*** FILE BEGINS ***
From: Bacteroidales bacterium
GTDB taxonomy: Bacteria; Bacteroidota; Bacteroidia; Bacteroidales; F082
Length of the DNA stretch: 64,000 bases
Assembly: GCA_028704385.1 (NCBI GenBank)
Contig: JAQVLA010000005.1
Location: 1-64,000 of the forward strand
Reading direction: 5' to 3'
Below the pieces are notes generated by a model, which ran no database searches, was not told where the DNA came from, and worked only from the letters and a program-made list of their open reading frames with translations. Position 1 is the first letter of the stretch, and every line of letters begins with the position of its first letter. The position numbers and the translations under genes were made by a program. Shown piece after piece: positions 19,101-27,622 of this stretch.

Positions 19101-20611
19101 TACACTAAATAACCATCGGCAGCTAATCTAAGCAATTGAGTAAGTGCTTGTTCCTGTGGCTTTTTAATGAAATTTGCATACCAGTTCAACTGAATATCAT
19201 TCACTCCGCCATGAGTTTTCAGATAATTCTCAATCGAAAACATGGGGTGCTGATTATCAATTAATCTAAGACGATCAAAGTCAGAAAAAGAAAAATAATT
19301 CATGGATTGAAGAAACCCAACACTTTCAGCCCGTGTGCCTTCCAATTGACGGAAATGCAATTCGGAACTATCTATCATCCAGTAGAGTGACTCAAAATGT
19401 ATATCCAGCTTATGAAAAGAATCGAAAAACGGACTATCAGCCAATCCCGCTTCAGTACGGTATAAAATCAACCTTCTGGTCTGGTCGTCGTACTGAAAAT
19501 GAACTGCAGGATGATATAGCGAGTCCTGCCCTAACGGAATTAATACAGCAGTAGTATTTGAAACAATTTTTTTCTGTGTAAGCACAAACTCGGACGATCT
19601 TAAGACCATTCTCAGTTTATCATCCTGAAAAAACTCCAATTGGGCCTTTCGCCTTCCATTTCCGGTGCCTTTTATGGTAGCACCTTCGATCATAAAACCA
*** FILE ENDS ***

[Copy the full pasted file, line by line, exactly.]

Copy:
From: Bacteroidales bacterium
GTDB taxonomy: Bacteria; Bacteroidota; Bacteroidia; Bacteroidales; F082
Length of the DNA stretch: 64,000 bases
Assembly: GCA_028704385.1 (NCBI GenBank)
Contig: JAQVLA010000005.1
Location: 1-64,000 of the forward strand
Reading direction: 5' to 3'
Below the pieces are notes generated by a model, which ran no database searches, was not told where the DNA came from, and worked only from the letters and a program-made list of their open reading frames with translations. Position 1 is the first letter of the stretch, and every line of letters begins with the position of its first letter. The position numbers and the translations under genes were made by a program. Shown piece after piece: positions 19,101-27,622 of this stretch.

Positions 19101-20611
19101 TACACTAAATAACCATCGGCAGCTAATCTAAGCAATTGAGTAAGTGCTTGTTCCTGTGGCTTTTTAATGAAATTTGCATACCAGTTCAACTGAATATCAT
19201 TCACTCCGCCATGAGTTTTCAGATAATTCTCAATCGAAAACATGGGGTGCTGATTATCAATTAATCTAAGACGATCAAAGTCAGAAAAAGAAAAATAATT
19301 CATGGATTGAAGAAACCCAACACTTTCAGCCCGTGTGCCTTCCAATTGACGGAAATGCAATTCGGAACTATCTATCATCCAGTAGAGTGACTCAAAATGT
19401 ATATCCAGCTTATGAAAAGAATCGAAAAACGGACTATCAGCCAATCCCGCTTCAGTACGGTATAAAATCAACCTTCTGGTCTGGTCGTCGTACTGAAAAT
19501 GAACTGCAGGATGATATAGCGAGTCCTGCCCTAACGGAATTAATACAGCAGTAGTATTTGAAACAATTTTTTTCTGTGTAAGCACAAACTCGGACGATCT
19601 TAAGACCATTCTCAGTTTATCATCCTGAAAAAACTCCAATTGGGCCTTTCGCCTTCCATTTCCGGTGCCTTTTATGGTAGCACCTTCGATCATAAAACCA